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Metabolic characteristics of lymphocytes in diabetic rats goto-kakizaki and wistar obese rats with Walker Tumor 256

Grant number: 23/12318-7
Support Opportunities:Scholarships in Brazil - Doctorate (Direct)
Effective date (Start): March 01, 2024
Effective date (End): February 29, 2028
Field of knowledge:Biological Sciences - Immunology
Principal Investigator:Renata Gorjao
Grantee:Maria Janaina Leite de Araújo
Host Institution: Pró-Reitoria de Pós-Graduação e Pesquisa. Universidade Cruzeiro do Sul (UNICSUL). São Paulo , SP, Brazil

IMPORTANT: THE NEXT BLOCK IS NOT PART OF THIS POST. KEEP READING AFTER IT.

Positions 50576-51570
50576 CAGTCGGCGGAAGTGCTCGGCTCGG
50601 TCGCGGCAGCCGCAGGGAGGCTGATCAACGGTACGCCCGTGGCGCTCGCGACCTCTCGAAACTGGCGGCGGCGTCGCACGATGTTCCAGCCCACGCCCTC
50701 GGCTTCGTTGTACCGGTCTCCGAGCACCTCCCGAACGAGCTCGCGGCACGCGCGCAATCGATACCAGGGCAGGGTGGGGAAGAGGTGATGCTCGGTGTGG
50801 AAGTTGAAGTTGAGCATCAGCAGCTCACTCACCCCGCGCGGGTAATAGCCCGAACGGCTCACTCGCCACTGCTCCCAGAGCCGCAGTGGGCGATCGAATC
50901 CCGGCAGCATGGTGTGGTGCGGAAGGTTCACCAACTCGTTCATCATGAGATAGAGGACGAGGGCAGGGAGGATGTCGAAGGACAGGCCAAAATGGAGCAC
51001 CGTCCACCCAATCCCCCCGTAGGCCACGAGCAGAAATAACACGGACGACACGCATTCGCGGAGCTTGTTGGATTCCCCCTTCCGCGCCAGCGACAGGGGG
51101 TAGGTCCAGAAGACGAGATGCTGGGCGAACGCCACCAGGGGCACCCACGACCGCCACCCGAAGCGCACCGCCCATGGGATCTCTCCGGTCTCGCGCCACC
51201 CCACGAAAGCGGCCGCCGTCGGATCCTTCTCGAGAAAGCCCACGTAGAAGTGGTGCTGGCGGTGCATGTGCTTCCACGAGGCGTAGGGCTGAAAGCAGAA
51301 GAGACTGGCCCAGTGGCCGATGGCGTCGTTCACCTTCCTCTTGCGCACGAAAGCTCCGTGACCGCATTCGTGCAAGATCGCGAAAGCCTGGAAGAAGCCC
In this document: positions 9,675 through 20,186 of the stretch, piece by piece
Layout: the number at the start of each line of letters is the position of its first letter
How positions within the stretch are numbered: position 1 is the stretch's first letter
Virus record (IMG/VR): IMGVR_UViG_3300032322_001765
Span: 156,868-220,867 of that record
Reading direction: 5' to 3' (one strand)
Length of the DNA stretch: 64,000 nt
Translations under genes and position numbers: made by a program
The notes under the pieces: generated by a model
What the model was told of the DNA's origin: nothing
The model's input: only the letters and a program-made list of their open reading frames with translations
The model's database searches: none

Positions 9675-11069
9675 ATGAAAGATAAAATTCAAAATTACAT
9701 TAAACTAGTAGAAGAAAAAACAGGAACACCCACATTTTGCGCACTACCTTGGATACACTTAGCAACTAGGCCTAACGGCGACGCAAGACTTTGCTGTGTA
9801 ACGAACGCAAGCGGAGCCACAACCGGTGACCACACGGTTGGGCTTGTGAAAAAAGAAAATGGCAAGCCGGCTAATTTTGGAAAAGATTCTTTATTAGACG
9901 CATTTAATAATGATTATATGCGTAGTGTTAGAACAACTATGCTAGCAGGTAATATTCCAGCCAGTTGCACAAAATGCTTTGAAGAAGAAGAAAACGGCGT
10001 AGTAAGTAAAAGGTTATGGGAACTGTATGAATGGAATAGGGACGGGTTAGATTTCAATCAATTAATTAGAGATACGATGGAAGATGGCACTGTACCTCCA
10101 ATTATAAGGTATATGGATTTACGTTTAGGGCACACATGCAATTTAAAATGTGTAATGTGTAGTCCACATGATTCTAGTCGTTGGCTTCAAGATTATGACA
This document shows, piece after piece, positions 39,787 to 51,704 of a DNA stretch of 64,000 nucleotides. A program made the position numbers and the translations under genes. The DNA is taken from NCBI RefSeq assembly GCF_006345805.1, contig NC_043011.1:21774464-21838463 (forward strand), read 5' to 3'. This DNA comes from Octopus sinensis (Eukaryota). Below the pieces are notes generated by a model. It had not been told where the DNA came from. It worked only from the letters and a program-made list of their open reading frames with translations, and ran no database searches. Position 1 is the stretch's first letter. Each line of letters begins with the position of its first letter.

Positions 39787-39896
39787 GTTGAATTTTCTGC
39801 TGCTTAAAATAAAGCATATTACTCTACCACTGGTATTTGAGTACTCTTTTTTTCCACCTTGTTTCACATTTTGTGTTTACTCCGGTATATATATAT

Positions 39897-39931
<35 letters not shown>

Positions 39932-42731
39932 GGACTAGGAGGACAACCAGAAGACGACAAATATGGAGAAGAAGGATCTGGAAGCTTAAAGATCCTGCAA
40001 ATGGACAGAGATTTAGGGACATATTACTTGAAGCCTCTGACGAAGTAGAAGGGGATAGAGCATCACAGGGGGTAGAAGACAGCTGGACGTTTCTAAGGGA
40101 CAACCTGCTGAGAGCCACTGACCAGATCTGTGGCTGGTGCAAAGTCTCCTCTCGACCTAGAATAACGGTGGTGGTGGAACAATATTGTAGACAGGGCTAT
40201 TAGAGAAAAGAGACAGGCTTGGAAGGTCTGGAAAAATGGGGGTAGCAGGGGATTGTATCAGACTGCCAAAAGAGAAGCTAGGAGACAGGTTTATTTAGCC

Lymphocytes undergo metabolic reprogramming in inflammatory conditions generated by chronic, systemic, and metabolic diseases, in an attempt to offer an effective immune response to the body. In the tumor environment, cancer cells compete with lymphocytes for glucose and glutamine, suppressing the energy supply of T cells and impairing their effector function. The metabolic reprogramming that occurs with lymphocytes in conditions of obesity or type 2 diabetes mellitus can impair their immune response to tumors, generating increased tumor progression in the presence of these comorbidities. Thus, this study aims to evaluate the metabolic profile of lymphocytes during the progression of Walker 256 tumor in obese Wistar rats, compared to Goto-Kakizaki (GK) rats, a type 2 diabetes experimental model without obesity. Initially, 6-week-old Wistar and GK animals will be divided into 6 groups: 2 groups of GK rats, which will receive a balanced diet, and 2 groups of Wistar rats that will receive a high-fat and high-saccharide diet to induce obesity, and 2 that will receive a balanced diet (control). Subsequently, we will perform the inoculation of tumor cells (Walker 256). We will evaluate tumor progression in lean GK, obese, and non-obese Wistar animals (n=8) for 12 days. The analysis of the tumor volume will be performed, followed by euthanasia. Subsequently, tumor tissue, plasma, and mesenteric lymph nodes will be collected and evaluated: concentration of insulin, leptin, and adiponectin in plasma by ELISA; cytokine concentration in tumor tissue by flow cytometry; lactate production and glucose uptake in lymphocytes maintained in culture in the presence and absence of stimulus; evaluation of enzyme activity related to glycolytic and oxidative metabolism in lymphocytes by spectrophotometry; evaluation of expression of genes involved in metabolism by real-time PCR and analysis of basal oxygen consumption rate (OCR) and extracellular acidification rate (ECAR) using Seahorse. In the present study, we will be able to show that the metabolism of lymphocytes can be an important target to understand the changes in the function of these cells and how they answer to inflammatory stimuli associated with type 2 diabetes mellitus to favor tumor progression. (AU)

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